Shoulder 160 articles
Surgical Technique: Results of Stabilization of Sternoclavicular Joint Luxations Using a Polydioxanone Envelope Plasty
Surgical treatment options for sternoclavicular joint luxations described in the literature are numerous, although all have limitations. Therefore, there is no favorable surgical treatment for sternoclavicular luxations when nonoperative treatment has failed.
One possible pathomechanism of thoracic outlet syndrome (TOS) is shoulder abduction and extension inducing backward motion of the clavicle which causes compression on the brachial plexus. This position occurs during the full-draw stage of archery, by drawing and holding the bowstring.
Prior research about symptomatic venous thromboembolism (VTE) after shoulder arthroplasty has not determined whether procedure type (hemiarthroplasty, total shoulder arthroplasty, or reverse shoulder arthroplasty) or surgical indication (traumatic or elective) represent risk factors for VTE after shoulder replacement.
The introduction of locking plates in the treatment of periarticular fractures was a major breakthrough in orthopaedic evolution. Removal of these implants is extremely difficult as a result of cold welding and stripping of screw heads.
The natural course of isolated serratus palsy is obscure. Residual winging, muscle weakness, and fatigability reportedly occur in half of the patients. Because we believed isolated serratus palsy might have a better natural course than earlier thought, we evaluated our long-term records.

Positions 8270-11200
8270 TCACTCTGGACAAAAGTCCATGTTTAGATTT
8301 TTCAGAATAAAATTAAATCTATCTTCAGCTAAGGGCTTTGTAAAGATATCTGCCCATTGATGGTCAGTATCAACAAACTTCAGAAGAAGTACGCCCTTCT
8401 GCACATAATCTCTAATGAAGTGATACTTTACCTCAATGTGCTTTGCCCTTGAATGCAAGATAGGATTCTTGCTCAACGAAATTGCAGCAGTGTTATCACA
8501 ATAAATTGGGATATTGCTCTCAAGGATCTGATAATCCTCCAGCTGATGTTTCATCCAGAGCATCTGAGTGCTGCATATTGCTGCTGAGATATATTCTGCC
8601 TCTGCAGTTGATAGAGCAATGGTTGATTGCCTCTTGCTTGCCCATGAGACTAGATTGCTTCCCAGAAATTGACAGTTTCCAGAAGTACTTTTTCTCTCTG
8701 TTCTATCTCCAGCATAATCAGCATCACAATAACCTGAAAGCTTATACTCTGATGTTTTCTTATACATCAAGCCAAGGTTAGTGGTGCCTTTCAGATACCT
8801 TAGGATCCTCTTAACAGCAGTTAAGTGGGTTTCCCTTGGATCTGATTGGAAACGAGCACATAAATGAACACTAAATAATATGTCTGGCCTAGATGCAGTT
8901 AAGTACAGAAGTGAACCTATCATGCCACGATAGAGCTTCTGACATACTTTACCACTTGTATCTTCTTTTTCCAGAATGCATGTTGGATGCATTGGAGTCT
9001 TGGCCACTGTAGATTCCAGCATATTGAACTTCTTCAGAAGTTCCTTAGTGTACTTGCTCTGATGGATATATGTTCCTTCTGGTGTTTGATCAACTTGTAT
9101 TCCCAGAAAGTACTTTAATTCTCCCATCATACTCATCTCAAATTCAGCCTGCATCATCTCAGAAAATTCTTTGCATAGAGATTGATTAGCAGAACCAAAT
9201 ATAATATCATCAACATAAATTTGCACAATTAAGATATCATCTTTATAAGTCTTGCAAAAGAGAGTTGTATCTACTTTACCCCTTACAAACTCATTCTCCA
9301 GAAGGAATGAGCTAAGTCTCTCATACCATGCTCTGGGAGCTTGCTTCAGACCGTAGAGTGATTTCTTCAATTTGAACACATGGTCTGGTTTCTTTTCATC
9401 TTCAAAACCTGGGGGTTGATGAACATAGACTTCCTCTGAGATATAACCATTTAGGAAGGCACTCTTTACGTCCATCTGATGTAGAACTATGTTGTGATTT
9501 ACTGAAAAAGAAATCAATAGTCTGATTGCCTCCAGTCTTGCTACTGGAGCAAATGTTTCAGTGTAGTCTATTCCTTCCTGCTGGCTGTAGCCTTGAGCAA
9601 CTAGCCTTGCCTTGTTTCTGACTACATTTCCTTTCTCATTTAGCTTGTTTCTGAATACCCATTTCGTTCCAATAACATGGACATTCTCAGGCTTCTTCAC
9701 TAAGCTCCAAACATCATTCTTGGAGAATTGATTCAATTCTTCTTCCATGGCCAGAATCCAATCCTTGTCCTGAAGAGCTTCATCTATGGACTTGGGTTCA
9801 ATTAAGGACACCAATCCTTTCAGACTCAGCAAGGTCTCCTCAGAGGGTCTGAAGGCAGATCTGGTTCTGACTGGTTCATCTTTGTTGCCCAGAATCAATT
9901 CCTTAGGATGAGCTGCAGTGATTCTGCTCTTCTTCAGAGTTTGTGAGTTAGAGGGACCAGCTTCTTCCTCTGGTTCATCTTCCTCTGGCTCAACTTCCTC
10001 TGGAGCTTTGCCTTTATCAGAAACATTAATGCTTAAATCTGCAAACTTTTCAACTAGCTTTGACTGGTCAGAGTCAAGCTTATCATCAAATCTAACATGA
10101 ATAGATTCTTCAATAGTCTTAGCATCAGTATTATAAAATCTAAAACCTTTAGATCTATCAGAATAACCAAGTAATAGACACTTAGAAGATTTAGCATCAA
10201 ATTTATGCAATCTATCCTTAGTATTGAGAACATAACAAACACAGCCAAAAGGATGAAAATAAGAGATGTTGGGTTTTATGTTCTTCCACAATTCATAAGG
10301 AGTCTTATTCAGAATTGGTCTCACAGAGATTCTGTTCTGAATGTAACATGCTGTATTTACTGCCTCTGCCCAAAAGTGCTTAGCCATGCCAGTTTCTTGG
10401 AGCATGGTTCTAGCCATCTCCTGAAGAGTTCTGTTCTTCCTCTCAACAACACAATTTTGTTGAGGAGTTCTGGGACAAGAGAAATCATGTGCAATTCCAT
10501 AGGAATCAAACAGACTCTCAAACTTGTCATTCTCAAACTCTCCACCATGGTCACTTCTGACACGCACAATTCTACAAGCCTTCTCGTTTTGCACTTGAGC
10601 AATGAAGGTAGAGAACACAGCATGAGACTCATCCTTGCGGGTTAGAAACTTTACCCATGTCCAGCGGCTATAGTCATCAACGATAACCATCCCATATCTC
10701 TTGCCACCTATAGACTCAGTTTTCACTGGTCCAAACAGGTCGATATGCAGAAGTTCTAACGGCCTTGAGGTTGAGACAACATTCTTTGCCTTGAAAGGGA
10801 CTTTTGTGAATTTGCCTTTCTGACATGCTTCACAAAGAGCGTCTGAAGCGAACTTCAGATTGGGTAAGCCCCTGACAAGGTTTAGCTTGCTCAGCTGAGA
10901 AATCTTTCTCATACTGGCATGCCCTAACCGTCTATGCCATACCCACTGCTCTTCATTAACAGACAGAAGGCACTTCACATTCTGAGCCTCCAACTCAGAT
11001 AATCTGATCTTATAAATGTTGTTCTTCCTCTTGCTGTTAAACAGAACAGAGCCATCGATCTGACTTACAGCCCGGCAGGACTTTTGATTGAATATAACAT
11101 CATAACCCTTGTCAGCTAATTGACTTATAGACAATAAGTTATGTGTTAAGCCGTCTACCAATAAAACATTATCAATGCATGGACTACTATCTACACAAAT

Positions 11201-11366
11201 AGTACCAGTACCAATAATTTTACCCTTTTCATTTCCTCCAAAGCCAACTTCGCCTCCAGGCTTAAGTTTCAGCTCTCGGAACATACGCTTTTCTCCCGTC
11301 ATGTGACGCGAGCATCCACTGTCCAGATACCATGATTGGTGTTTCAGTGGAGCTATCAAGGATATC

Lateralized Reverse Shoulder Arthroplasty Maintains Rotational Function of the Remaining Rotator Cuff
Humeral rotation often remains compromised after nonlateralized reverse shoulder arthroplasty (RSA). Reduced rotational moment arms and muscle slackening have been identified as possible reasons for this impairment. Although several clinical studies suggest lateralized RSA may increase rotation, it is unclear whether this is attributable to preservation of rotational moment arms and muscle pretension of the remaining rotator cuff.
Posttraumatic anterior shoulder instability is associated with anterior glenoid bone loss, contributing to recurrence. Accurate preoperative quantification of bone loss is paramount to avoid failure of a soft tissue stabilization procedure as bone reconstruction is recommended for glenoid defects greater than 20% to 27%.
Immediate Postoperative Radiographs After Shoulder Arthroplasty Are Often Poor Quality and Do Not Alter Care
It is technically difficult to obtain high-quality, postoperative shoulder radiographs immediately after surgery. Further, poor-quality radiographs may be unlikely to change clinical practice or improve patient outcomes. We therefore questioned the value of routine postoperative radiographs after shoulder arthroplasty.
Humeral lengthening by distraction osteogenesis historically has relied on bulky circular external fixators. Advances in fixator technology have allowed for the use of monolateral frames. However, it is unclear whether and to what degree function is improved after humeral lengthening.
Manipulation under anesthesia (MUA) as treatment for idiopathic frozen shoulder increases motion, provides pain relief, and restores function, but it is unclear whether the improvements persist long term.